However, the above approach has security issues.

If a 51% attack occurs on Layer 1 that legitimizes a malicious Merkle root, it is difficult for us to stop it.

Since the execution cost of a 51% attack increases with the block-out time of the underlying blockchain, we need a long enough verification period to effectively make a 51% attack more difficult. The ideal validation period is 7 days, since the exit period of ORU is also 7 days, which can be calculated based on the mining cost and the actual attack reward.

In this case, there is no reason to give up ORU in favor of the above scenario.

3.2) Step 2: Pre-consensus commitment without zero-knowledge proof verification, finality by recursive zero-knowledge proof pairing

We can solve the above security problem by the following way.

We consider this commitment without zero-knowledge proof verification as pre-consensus. Pre-consensus will restrict finality by zero-knowledge proof verification.

(consensus commit ) => (pre-consensus commit ) => (pre-consensus commit ) => …. => (pre-consensus commit ) => (consensus commit )

All pre-consensus commits will limit the consensus by pairing. As a result, Layer 2 users can enjoy secure and immediate transaction finality. We need to verify the consensus commitment using all pre-consensus commitments with recursive zero-knowledge proofs. There are two circuits here: a pre-consensus circuit and a recursive circuit. The pre-consensus circuit contains the logic of the dApp that uses the zkRollup scheme. The recursive circuit only needs to get the pre-consensus data from Layer 1 as the common input.

The recursive zero-knowledge proof can be used to perform horizontal merging of pre-consensus over time: at the same time, it can be used to vertically aggregate a large number of transactions into a pre-consensus commitment.

If any false pre-consensus commitment affects the consensus verification with pairing, we can always pair it for fraud proofs via zero-knowledge proofs. Once the proof is successful, the aggregator removes the commitment using the zero-knowledge proof verifier function and then restarts the transaction aggregation and creates the pre-consensus commitment.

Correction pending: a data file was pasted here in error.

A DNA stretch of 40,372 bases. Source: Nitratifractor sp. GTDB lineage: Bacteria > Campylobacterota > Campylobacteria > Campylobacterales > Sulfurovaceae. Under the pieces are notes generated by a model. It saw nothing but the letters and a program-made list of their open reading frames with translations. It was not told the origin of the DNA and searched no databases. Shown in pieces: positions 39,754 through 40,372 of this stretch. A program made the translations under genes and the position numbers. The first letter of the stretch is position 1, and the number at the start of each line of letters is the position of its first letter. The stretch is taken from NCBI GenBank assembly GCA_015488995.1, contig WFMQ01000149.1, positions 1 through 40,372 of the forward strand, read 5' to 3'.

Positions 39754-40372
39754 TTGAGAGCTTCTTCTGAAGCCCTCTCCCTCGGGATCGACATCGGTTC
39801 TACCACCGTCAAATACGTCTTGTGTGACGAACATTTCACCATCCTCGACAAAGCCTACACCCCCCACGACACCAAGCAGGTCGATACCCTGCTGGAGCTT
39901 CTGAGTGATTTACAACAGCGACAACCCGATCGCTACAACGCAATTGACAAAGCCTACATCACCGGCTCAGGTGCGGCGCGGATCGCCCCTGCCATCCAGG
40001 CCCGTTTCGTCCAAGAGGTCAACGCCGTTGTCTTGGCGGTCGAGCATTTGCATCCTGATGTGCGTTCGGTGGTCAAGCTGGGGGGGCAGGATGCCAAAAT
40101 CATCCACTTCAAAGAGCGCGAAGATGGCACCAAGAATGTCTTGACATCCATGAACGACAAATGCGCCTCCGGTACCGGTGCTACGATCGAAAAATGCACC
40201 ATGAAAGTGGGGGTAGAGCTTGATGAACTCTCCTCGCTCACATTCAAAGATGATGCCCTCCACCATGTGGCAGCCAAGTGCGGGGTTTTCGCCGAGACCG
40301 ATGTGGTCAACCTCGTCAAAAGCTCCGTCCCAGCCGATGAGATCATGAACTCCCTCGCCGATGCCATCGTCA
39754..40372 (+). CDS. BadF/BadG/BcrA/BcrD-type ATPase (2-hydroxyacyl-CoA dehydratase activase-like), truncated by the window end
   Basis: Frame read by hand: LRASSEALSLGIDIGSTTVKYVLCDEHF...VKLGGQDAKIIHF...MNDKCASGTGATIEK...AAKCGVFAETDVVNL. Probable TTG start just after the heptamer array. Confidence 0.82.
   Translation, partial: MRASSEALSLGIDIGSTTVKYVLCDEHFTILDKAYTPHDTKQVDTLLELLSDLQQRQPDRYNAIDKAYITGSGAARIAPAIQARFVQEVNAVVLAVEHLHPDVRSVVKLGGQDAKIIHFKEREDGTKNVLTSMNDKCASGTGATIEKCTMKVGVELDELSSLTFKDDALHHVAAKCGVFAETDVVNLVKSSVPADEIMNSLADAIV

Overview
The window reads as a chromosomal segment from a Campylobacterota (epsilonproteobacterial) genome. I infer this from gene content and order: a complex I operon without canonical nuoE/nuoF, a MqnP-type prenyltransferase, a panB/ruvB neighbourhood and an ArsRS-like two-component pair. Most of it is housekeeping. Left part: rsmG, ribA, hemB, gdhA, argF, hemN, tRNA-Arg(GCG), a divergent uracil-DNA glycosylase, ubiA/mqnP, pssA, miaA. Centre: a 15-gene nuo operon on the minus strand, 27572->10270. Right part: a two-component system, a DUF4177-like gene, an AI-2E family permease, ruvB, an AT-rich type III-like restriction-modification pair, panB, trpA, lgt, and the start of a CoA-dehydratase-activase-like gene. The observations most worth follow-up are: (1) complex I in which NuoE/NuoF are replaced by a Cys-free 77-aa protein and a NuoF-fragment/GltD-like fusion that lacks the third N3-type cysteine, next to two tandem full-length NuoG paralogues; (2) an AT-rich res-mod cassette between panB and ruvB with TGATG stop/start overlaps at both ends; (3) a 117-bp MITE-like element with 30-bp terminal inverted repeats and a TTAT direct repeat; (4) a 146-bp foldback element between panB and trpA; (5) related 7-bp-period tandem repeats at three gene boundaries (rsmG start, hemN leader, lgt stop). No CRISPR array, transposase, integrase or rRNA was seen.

If they are in a hurry, asset holders can spend 200,000 gas to reach consensus via pre-consensus, and then they can exit immediately. (Of course, they can also wait for the aggregator to reach consensus. As mentioned in “Step 1”, they do not need any special setup to achieve consensus finality, since all inputs are aggregated and searchable by on-chain events. No matter how many pre-consensus commitment proofs are verified, the gas cost of recursive verification does not increase, because these proofs are hashed into the entry hash.

51% An attacker cannot knock down a malicious Merkle root because each root is eventually verified on-chain by contract code logic implemented by the zk circuit.

4) Summary.

This pre-consensus protocol with fraud proof and associated data accessibility allows zkRollup to have a long commitment interval (e.g., 6 hours). This approach can result in significant savings in the cost of gas required for verification computation.

Posted by:CoinYuppie,Reprinted with attribution to:
Coinyuppie is an open information publishing platform, all information provided is not related to the views and positions of coinyuppie, and does not constitute any investment and financial advice. Users are expected to carefully screen and prevent risks.

Like (0)
Donate Buy me a coffee Buy me a coffee
Previous 2021-05-07 09:33
Next 2021-05-07 09:45

Related articles